Gold Standard Pole Barns

308 15th Street S.E.
PO Box 517
DeMotte, IN 46310

View online color chips of available post frame steel colors.

Find the right information to help get your project started. You can even layout a sample barn!

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Project Planner

There are a number of factors that you should consider before beginning your pole barn/post-frame project. Here are a few things to consider:

  1. Do you have adequate space on your property for the type of building that you are considering?
  2. Is the location of the barn going to be easily accessible? Will it be effected by standing water?
  3. What will the building be used for? This will help determine the proper interior structure of the building.
  4. What style of barn do you require? Storage, Agricultural, Equestrian, etc.
  5. Would you prefer a certain look? Standard Gable, Monitor Barn, Gambrel Roof, etc.

How Big Should It Be?

Like any other construction project you need to know what size of a building you are looking to build before you can proceed with options, etc. You can narrow down the options by first determining what the pole barn will be used for. Wil it be used for:

  • Agricultural
  • Equestrian Arenas
  • Equestrian Stables
  • Storage or Shop Space
  • Open Air Pavilion


Take into consideration what is being stored and what the space is being used for. For heavy equipment you need to make sure that you plan appropriately for tall, wide doors. Plan on at least your minimum height and width requirements to accomodate your current or upcoming machinery, but don't forget to plan for future machinery which may require additional building height and doorway opening space.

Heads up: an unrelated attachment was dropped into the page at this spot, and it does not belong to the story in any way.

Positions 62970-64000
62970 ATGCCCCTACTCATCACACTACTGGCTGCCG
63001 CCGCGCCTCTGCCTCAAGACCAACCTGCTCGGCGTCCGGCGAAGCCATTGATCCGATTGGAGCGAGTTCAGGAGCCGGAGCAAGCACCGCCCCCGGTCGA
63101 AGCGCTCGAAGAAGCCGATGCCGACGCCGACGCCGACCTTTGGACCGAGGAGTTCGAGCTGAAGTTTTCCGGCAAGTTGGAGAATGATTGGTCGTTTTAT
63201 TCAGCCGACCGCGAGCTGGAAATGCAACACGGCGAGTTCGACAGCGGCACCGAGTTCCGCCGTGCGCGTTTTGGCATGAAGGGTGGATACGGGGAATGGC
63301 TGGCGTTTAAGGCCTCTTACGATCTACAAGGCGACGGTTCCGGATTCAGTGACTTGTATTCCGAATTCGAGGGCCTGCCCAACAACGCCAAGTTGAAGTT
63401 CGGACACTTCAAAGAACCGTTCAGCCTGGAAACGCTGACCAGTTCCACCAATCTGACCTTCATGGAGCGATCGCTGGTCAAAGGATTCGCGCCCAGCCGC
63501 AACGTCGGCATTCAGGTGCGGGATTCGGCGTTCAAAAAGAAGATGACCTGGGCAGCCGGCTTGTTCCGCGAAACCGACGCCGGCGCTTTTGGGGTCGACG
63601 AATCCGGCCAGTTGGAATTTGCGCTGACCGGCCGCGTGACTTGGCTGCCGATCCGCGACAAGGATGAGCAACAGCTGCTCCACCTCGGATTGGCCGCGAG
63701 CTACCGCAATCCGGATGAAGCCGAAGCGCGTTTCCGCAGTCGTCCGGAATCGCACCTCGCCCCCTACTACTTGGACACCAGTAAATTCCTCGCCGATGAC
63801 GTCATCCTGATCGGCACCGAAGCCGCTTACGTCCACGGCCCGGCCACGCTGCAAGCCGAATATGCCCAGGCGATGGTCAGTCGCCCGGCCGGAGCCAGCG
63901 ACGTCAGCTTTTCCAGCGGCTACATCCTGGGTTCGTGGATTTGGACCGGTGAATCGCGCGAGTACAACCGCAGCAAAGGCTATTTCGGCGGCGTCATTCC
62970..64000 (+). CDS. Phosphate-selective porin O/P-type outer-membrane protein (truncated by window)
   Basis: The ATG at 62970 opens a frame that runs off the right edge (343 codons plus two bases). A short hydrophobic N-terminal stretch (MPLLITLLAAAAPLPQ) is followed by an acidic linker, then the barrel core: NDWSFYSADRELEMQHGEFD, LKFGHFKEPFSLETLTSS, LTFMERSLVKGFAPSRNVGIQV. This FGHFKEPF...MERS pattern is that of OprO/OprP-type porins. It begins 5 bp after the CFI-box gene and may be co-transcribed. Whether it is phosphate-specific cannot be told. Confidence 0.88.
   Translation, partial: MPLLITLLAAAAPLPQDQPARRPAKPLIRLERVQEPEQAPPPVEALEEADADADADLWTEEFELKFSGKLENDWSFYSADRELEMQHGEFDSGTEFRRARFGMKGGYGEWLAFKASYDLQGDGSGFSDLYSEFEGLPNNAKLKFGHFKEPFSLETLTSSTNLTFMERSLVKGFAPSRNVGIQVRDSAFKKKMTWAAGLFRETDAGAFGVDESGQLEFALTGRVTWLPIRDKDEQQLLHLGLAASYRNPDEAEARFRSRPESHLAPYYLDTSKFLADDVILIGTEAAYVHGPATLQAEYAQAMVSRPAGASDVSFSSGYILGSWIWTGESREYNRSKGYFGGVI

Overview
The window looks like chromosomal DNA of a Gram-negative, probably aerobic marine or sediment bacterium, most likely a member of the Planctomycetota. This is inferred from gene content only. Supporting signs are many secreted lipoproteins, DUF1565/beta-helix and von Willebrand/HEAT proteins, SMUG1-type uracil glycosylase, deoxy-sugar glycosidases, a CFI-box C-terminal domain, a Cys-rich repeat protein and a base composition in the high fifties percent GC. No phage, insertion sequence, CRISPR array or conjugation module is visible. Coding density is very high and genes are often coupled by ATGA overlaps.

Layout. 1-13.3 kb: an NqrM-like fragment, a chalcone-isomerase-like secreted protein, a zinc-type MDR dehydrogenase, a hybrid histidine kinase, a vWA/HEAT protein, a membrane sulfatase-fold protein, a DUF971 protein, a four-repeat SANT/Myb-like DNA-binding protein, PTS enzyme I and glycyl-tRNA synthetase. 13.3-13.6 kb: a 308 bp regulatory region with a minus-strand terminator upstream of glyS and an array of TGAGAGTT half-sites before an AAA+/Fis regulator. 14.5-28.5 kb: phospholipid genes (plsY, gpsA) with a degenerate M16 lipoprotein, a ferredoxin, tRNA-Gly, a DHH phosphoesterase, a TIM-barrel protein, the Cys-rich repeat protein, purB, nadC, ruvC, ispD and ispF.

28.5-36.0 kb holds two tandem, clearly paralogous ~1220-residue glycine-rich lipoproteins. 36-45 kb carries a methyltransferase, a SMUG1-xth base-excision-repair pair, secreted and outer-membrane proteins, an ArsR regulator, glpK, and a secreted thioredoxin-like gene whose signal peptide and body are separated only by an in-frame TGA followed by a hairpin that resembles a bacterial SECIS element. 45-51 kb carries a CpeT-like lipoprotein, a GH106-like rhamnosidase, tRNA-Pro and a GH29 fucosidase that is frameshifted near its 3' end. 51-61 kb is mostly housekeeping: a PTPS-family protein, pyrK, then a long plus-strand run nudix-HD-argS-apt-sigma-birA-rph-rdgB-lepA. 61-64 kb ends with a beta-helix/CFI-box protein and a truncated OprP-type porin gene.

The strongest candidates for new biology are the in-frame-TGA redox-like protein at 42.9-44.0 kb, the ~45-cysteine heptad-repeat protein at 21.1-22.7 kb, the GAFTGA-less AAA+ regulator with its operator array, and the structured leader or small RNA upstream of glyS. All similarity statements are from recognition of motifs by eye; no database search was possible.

If you plan on storing chemicals, such as fertilizers, plan on including interior walls on your building in a couple of areas to separate the chemicals from the steel and/or insulation.

Equestrian Arenas

A wide open, clear span is the best choice for arenas. Common arenas start at between 40' and 60' wide and 100' deep with a ceiling height of at least 14'. If you only have enough room for one building on your property, consider adding stables to the side or end of your arena. This will afford you the most benefit from your design and space, as well as save you the expense of an additional structure.

Some arenas include a tack room or an area for sitting and watching the riders. Take these options into careful consideration before you begin your building.

Equestrian Stables

One of the most common sizes of Equestrian Stable barn is a 36' x 48' design. This size affords ample space for a center aisle, tack room, wash station and anywhere from 1 to 4 12' x 12' stables.

Center aisle design allows for additional space to clean or saddle a horse without taking them outdoors. It also provides enough space to separate the cleaning station, tack room and hay storage from the boarding stables.

Storage or Shop Space

Storage barns and shops vary greatly in size based on actual need. If you are planning on storing a lot of items and allowing yourself work space in the same building, you may consider setting aside over 60% of the building for storage.

If your primary goal is to have a lot of shop space, what type of shop will you be operating? Is it for personal crafts, motor vehicle repair or other machinery maintenance? Take all of these options into consideration as you lay out your new shop.

Open Air Pavilions

Whether you are planning to use your pavilion as an open air or recreational shelter, or you are planning to use it for storage for hay or other items that you need to shelter from the harsher elements take size into consideration. Just because the size you originally have in mind may seem large enough now. Is it big enough to compensate for future needs or growth?